Radio Berlin – The Selection Drone

Radio Berlin
The Selection Drone

A musician about my age – in his late-20’s – told me once that Prince’s Purple Rain was the most important album for his and my generation. For a while, musicians have been rejecting the scourge of 80’s music – that synth-driven punk-influenced pop sound that spawned sexual androgyny and breakdancing. Yet, just recently, there seems to be a resurgence of the innovate qualities of 80’s pop mingled with a more modern sensibility. That began to manifest itself through the resurrection of the keyboard in a prominent role in indie rock, and now synth-driven pop music is again making a comeback.

Perhaps the band that most wears their 80’s influences on their collective sleeves is the Nebraska-based band The Faint. Like that project, Radio Berlin’s influences appear seeped in heavy doses of New Order, Duran Duran, Depeche Mode, and, yes, even Prince. Radio Berlin would rather comparisons be made to The Cure or Joy Division, and those are apt as well. What’s important to note here, however, is that these songs clearly harken back to a time when new-wave was the rave and yet still manage to sound modern and urgent. Ah, the days of high school dances…

They didn’t play anything like “Change Your Mind” during my high school dances, however. This kind of urgent, angry combination of guitars and sung/spoken vocals sounds a bit too much like early punk and modern hardcore to really fit those dreamy keyboards, but the mix is definitely intriguing. They bring to mind the 80’s goth-rock bands like Modern English on up-beat but eerie songs like “Eyes Like Lenses” and the spacey yet epic-sounding “Electric Halls.” One of the band’s best efforts, “Glass Horizon” is a stellar example of the best new-wave styles and modern punk-influenced rock. More up-beat and danceable, “Kill the Moment” is more along the lines of The Faint, and it also demonstrates the band’s ability to change course in the line of a song, starting off with one style and continuing to a totally different feel. This happens on the mostly instrumental “The Sequence is Over” as well. “Twelve Fingers” takes off on an up-beat keyboard-driven track of pop that breaks down into a nice, gothic-style bass-filled interlude.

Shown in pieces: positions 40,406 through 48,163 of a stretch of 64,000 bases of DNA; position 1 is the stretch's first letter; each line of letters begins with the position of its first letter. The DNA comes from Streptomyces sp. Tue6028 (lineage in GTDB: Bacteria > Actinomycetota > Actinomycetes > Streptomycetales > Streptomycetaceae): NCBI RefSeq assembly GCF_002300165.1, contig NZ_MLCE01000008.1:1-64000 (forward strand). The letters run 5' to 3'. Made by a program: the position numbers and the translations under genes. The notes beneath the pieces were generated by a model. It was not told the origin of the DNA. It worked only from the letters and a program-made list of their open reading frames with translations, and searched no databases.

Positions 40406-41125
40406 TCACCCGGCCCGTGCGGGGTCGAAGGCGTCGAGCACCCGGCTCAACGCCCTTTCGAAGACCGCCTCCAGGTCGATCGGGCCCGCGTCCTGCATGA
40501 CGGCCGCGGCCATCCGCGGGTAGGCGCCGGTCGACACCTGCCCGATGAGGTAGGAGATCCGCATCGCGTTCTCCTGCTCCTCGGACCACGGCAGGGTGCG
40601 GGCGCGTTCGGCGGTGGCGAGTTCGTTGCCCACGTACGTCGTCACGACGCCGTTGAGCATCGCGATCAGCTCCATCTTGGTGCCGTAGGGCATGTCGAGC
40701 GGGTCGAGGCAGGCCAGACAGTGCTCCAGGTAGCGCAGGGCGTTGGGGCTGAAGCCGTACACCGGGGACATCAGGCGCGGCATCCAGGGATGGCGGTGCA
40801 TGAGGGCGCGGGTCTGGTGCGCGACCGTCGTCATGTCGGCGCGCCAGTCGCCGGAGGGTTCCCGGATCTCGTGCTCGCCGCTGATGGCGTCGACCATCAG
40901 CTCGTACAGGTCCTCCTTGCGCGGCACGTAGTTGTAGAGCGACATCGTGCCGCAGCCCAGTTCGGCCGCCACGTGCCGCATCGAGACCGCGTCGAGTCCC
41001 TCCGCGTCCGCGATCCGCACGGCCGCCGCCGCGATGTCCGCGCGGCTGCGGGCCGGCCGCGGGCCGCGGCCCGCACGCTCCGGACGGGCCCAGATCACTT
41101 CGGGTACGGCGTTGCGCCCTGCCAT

It’s important to note that this resurgence in new-wave and synth-driven pop/rock is not necessarily a new thing. The Faint have several albums under their belt, and Radio Berlin have been performing since 1998. There’s also the resurrection of interest in 80’s music in general to help gain more recognition for these types of bands. As someone who can barely stomach the pap on the local pop station turned 80’s revivalist, I’m relieved that these bands have taken the best of that era’s music and made it their own in a modern sensibility. Radio Berlin deserve to be at the forefront of this group. This is a spectacular album, urgent and momentous, but there’s no doubting they listened to a lot of Prince and Cure in their days.